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Stories to Watch: Unsustainable Fiscal Policy
Live with High Debt?
Serkan Arslanap and Barry Eichengreen write, (hard to link to. try going here and searching the page for Eichengreen)
Public debts have risen for reasons both good and bad, good in that governments have financed needed responses to macroeconomic, financial and public-health emergencies, bad in that they have borrowed imprudently and failed to retire debt in good times. The result has been increases in debt ratios worldwide, on average from 40 to 60 percent of GDP since the Global Financial Crisis. In advanced countries, debt ratios have risen still higher, to nearly 85 percent of GDP on average. In the United States, federal government debt in the hands of the public is approaching 100 percent of GDP. In other advanced economies, debt ratios are even higher.
Our message is that debt reduction, while desirable in principle, is unlikely in practice. Primary budget surpluses achieved through a combination of tax increases and spending economies will be difficult to sustain on a scale and for the duration needed to significantly reduce debt ratios – to bring them back down to  levels, for example.
Pointer from Timothy Taylor.
Maybe countries can live with today’s high debt ratios, and maybe they cannot. The problem, which the authors mention briefly but do not address, is that in the absence of significant policy changes, the outlook—at least in the U.S.—is for debt to rise exponentially, because of demographics. The ratio of elderly dependents to working-age people just keeps heading higher, and health care spending just keeps rising faster than inflation.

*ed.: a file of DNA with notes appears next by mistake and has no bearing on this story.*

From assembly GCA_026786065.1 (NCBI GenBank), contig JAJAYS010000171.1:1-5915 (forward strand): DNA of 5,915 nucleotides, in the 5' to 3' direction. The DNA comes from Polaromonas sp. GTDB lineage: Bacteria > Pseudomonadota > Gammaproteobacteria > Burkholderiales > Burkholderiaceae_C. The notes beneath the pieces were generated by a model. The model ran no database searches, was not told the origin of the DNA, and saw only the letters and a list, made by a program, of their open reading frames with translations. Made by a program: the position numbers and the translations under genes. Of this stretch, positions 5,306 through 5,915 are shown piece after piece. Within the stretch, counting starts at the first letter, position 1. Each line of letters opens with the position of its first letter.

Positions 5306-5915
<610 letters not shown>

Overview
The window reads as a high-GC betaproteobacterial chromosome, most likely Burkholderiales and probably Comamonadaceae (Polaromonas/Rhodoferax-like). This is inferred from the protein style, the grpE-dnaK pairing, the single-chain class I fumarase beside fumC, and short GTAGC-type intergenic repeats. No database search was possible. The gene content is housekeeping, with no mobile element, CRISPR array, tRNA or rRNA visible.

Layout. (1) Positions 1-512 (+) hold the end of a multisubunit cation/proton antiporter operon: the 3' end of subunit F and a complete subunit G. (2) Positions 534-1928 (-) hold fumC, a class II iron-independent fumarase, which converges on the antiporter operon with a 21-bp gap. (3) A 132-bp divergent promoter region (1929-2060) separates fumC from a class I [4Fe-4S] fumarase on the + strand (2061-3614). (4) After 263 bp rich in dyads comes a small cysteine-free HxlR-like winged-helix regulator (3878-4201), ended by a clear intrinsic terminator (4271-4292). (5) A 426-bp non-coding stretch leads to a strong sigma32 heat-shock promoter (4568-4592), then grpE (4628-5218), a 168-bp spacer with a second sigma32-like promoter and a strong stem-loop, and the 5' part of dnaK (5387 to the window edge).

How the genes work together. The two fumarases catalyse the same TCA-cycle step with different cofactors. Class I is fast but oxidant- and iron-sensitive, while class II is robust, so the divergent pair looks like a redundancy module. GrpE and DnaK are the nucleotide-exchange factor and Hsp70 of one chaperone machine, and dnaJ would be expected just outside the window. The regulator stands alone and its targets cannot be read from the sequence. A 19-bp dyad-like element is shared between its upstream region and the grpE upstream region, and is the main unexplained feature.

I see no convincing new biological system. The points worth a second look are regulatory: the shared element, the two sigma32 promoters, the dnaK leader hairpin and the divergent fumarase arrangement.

Can inflation itself cure the debt problem by enabling the government to pay back debt in cheaper dollars? Arslanap and Eichengreen say that the consensus from many studies is not favorable.
The literature on the impact of inflation on debt reaches a consensus on several points. Moderate inflation has only a modest impact on the debt ratio; any favorable impact via the increase in seigniorage revenues and the GDP deflator tends to be offset by higher interest rates and the negative impact of inflation on economic growth. While the first (favorable) effects dominate on impact, the second (unfavorable) effects take over after two or three years. On balance, these effects are small and by most measures statistically insignificant. Only unanticipated inflation is significant. An inflation surprise has to be large to make a serious dent in the debt ratio.
And we also must reckon with the fact that a lot of our government spending, including for entitlements, automatically goes up with inflation.
At some point, the U.S. will go into a doom loop: to pay for interest on the debt, the government will have to issue more debt; this will fuel inflation, and interest rates are likely to rise; this will force interest payments even higher.
This year, with interest rates elevated to previous years, we may have already entered the doom loop.
Have a nice day.*
*Back in 2008, as bad financial news emerged, I began to end my mostly pessimistic blog comments with “Have a nice day.” Loyal long-time readers are familiar with that trope.